Zimmer's article does a great job of explaining what the tree is, and how to read it, so if you're not used to reading phylogenies just pop over there to learn more. It really is a thing of beauty; my SO and I each spent probably more than
The phylogeny was created by comparing the sequences of 31 genes shared by organisms that have had their entire genomes sequenced. This limitation to include only completely sequenced organisms partially explains the lack of eukaryotes (animals, plants, etc.), as they're much more difficult to sequence. One thing that is somewhat irksome to this entomologist, however, is that only two species of insects (~.00026% of all named insect species; both are flies) were included, while seven chordates were included (~0.014% of all named chordate species), but that's just a symptom of the bias of genome sequencers (and researchers in general).
For those who are curious, here are the common names (and descriptions, where appropriate) of the eukaryotes included:
- Giardia lamblia - A eukaryote that lacks mitochondria; causes giardiasis.
- Leishmania major - A trypanosome that is "an intracellular pathogen of the immune system targeting macrophages and dendritic cells"; causes Leishmaniasis. Other trypanosomes include the causal agents of Chagas disease and sleeping sickness.
- Thalassiosira pseudonana - A marine diatom.
- Plasmodium falciparum - One of four species in the Plasmodium genus that cause malaria.
- Cryptosporidium hominis - An apicomplexan (the same phylum of protists as Plasmodium) that causes diarrhea.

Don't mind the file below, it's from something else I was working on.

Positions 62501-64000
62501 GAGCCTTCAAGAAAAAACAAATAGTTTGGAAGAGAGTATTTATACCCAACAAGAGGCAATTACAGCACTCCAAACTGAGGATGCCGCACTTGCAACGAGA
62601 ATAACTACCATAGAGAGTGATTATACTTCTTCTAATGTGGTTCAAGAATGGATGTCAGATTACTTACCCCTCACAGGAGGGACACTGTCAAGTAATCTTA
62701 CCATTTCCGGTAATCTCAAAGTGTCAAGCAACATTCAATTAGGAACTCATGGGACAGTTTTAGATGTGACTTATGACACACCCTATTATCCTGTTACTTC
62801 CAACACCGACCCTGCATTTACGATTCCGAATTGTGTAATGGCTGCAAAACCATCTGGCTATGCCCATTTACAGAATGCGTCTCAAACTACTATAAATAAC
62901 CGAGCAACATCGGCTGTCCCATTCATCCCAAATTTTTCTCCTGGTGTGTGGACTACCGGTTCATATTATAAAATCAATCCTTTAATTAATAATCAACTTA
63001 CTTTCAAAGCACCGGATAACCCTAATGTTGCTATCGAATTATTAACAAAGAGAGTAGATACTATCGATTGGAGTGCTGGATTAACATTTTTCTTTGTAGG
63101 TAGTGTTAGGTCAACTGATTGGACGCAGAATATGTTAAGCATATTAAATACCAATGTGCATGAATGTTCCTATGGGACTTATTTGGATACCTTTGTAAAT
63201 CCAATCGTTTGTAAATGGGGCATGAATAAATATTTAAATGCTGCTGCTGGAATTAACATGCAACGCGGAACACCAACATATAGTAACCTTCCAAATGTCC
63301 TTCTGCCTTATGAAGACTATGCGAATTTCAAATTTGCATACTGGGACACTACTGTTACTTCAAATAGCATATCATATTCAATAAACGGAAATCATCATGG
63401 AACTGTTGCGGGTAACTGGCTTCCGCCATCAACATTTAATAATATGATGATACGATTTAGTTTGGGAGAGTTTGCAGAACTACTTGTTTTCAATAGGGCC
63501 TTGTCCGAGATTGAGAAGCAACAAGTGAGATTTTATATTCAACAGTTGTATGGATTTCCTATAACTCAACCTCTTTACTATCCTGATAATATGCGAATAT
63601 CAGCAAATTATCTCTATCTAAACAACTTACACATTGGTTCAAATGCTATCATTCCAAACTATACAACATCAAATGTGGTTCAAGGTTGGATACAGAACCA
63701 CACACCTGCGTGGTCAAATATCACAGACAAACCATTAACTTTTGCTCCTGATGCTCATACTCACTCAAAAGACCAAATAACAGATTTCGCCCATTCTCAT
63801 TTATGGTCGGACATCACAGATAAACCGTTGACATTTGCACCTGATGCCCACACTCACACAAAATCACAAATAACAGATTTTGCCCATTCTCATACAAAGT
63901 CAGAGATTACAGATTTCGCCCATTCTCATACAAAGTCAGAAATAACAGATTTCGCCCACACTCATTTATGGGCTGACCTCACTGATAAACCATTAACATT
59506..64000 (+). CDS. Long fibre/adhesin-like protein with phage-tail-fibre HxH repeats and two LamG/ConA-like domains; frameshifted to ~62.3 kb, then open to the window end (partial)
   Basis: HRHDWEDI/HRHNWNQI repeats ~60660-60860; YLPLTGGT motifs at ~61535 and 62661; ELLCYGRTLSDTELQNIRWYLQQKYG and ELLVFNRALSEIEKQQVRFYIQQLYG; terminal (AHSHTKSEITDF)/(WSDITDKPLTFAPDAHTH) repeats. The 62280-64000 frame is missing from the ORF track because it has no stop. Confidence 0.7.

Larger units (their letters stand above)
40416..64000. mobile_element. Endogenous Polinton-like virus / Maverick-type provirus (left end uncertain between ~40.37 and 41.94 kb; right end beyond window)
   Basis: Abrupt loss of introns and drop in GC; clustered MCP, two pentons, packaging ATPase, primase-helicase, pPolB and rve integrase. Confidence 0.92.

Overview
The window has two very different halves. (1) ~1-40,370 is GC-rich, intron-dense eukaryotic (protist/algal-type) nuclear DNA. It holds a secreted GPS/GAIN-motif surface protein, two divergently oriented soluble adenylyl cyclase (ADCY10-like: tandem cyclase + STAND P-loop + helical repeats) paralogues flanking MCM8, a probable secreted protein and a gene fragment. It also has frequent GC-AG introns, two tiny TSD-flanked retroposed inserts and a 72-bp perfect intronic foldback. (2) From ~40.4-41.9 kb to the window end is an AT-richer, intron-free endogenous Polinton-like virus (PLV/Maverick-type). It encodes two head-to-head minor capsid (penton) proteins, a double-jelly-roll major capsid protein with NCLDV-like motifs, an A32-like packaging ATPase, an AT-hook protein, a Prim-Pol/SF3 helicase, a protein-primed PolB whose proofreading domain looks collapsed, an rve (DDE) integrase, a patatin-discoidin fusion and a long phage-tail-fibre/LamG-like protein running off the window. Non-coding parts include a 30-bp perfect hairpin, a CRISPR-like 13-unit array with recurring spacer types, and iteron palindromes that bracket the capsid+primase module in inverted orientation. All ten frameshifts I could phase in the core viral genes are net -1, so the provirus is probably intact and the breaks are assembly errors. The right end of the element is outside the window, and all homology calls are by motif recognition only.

- Dictyostelium discoideum - An amoeboid slime mould (or, as the Nature genome article calls them, "social amoebae").
- Plants (and algae)
- Cyanidioschyzon merolae - A unicellular red alga "that inhabits sulphate-rich hot springs (pH 1.5, 45 deg C)".
- Arabidopsis thaliana - Thale cress; a small, fast-growing annual used frequently in plant genetics research.
- Oryza sativa - Rice.
- Schizosaccharomyces pombe - Fission yeast, commonly used in genetics.
- Saccharomyces cerevisiae - Bakers' and brewers' yeast.
- Eremothecium gossypii - A multicellular ascomycete (sac fungus) that is a pathogen of cotton and other crops; commonly known ascomycetes are morels and truffles. Apparently also known as Ashbya gossypii.
- Caenorhabditis briggsae - A nematode worm similar to C. elegans.
- Caenorhabditis elegans - A nematode worm commonly used in genetics and developmental biology.
- Drosophila melanogaster - A fruit fly commonly used in genetics and developmental biology. Some prefer the common name vinegar fly.
- Anopheles gambiae - A mosquito, one of 30-50 species of Anopheles that transmit malaria.
- Danio rerio - Zebrafish.
- Takifugu rubripes - Pufferfish.
- Gallus gallus - Domesticated chicken (red junglefowl).
- Pan troglodytes - Common chimpanzee.
- Homo sapiens - Humans.
- Mus musculus - House mouse, including lab mice and pet mice.
- Rattus norvegicus - Norway rat, and the common lab and domesticated rat.
(via my dad, who waxed rhapsodic about the figure on the phone tonight)
Update 3/5 12:30pm - Curious about all those non-eukaryotes? The Genome News Network has an illustrated quick guide to sequenced genomes that comes complete with the common name of the organism, a summary of its ecology, and why it was sequenced. They also have a very useful alphabetical index.
Ciccarelli, FD, T Doerks, C von Mering, CJ Creevey, B Snel, and P Bork. 2006. Toward Automatic Reconstruction of a Highly Resolved Tree of Life. Science 311:5765. pp. 1283 - 1287 (abstract)